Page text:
Free Workshop! Trademark Basics – It’s All in a Name

Register online for our FREE Trademark Basics workshop: 

Saturday, Oct. 27, 10:30 a.m. – 1:00 p.m. Dunbar Library, Room 241/242

A trademark is a powerful tool for establishing your name in the marketplace. Jay Sorensen, the inventor of the Java Jacket®, has remarked that his trademark is more valuable than his patent. Why? People remember the trademark of his product, not the patent number. How do you go about getting a trademark or service mark?   How do you avoid the dreaded “cease-and-desist” letters? The first thing you have to do is to determine whether your trademark conflicts with current marks being used in the marketplace. It is not as simple as typing in a word in the USPTO trademark research database, TESS. For example, a search for the word juice would look like this: *j{v:2}{”sc”}*[bi,ti]. This type of search is called “pattern matching” and it will be explained and covered in the workshop. You also need to consider similar sounding words regardless of meaning, foreign equivalents, transposition of words, synonyms, design and more!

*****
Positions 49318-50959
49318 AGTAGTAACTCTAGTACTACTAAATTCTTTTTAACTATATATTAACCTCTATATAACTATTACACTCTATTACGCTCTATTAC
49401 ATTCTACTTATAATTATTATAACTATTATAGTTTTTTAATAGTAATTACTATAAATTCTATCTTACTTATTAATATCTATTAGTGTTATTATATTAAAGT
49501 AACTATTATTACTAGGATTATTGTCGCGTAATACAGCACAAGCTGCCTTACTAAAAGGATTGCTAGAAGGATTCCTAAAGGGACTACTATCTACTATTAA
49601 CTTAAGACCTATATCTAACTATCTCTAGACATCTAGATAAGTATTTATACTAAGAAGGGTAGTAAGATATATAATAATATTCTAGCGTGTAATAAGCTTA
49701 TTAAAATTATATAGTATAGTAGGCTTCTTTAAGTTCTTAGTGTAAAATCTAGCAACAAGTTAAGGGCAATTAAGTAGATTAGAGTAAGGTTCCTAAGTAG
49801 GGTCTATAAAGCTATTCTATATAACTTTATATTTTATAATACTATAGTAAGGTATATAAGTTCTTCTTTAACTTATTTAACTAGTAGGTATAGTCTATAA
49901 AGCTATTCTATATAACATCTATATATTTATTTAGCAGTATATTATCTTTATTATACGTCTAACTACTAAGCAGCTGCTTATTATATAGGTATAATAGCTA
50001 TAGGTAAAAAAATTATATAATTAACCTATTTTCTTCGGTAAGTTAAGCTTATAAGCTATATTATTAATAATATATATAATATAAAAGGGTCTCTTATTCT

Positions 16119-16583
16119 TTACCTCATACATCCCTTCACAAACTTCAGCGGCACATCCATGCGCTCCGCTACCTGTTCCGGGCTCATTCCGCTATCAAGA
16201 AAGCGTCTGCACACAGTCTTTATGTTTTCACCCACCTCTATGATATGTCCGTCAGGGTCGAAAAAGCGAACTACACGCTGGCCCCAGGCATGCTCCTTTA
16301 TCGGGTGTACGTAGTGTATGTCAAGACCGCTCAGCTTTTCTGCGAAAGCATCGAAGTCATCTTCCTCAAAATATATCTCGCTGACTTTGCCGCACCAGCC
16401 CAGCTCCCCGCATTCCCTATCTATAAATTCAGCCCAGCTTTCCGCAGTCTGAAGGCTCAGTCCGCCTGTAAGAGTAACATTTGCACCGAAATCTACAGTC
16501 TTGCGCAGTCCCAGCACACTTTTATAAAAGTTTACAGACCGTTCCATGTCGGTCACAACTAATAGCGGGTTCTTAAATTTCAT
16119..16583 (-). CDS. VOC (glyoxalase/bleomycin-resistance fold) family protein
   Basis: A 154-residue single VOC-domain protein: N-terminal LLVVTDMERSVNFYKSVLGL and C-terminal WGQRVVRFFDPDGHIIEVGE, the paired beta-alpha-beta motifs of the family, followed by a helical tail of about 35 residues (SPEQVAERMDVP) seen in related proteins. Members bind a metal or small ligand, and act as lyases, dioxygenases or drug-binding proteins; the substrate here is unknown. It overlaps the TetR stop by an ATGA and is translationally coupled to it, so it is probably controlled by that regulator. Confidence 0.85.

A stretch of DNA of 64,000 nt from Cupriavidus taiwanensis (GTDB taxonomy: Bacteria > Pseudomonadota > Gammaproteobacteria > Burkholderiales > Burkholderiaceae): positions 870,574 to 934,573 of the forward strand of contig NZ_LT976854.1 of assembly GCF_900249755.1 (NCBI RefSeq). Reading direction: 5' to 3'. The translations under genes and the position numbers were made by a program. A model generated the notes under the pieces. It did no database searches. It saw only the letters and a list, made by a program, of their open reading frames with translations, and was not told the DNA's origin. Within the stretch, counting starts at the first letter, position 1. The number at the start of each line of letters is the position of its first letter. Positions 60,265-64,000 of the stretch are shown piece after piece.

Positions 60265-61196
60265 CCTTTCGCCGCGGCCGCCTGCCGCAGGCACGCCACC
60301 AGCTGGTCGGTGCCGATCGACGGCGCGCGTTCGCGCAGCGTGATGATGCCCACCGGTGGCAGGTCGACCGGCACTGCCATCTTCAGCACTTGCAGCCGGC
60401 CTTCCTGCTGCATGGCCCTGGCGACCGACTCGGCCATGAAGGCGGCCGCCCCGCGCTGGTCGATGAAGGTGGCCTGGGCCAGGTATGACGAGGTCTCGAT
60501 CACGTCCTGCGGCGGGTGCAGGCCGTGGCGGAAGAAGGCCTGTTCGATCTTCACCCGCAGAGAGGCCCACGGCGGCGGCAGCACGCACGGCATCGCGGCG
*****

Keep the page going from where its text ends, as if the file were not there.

The Wright State University Libraries’ Patent and Trademark Resource Center (PTRC) is offering a free trademark workshop for beginning entrepreneurs and small businesses. Join us Saturday, Oct. 27, 10:30 a.m. to 1:00 p.m. in Room 241 of the Paul Laurence Dunbar Library on the WSU campus.

Designed for those with little to no knowledge about intellectual property marks, the workshop will review trademark basics, including the differences between federal, state and common law marks. The mechanics of searching registered marks will be demonstrated using the U.S. Patent and Trademark Office Web site and the USPTO trademark database TESS.   A hand’s on portion will allow participants to practice some of the skills learned during the workshop.  A TEASPlus application filing will be demonstrated.  Evidence of use and specimens will also be explained.

Seating for the workshop is limited. For more information, contact Ran Raider, government and history librarian for the University Libraries, at or by calling (937) 775-3521.

Registration is required:

In 2000, the WSU Libraries were designated a Patent and Trademark Resource Center (PTRC) by the US Patent and Trademark Office (USPTO).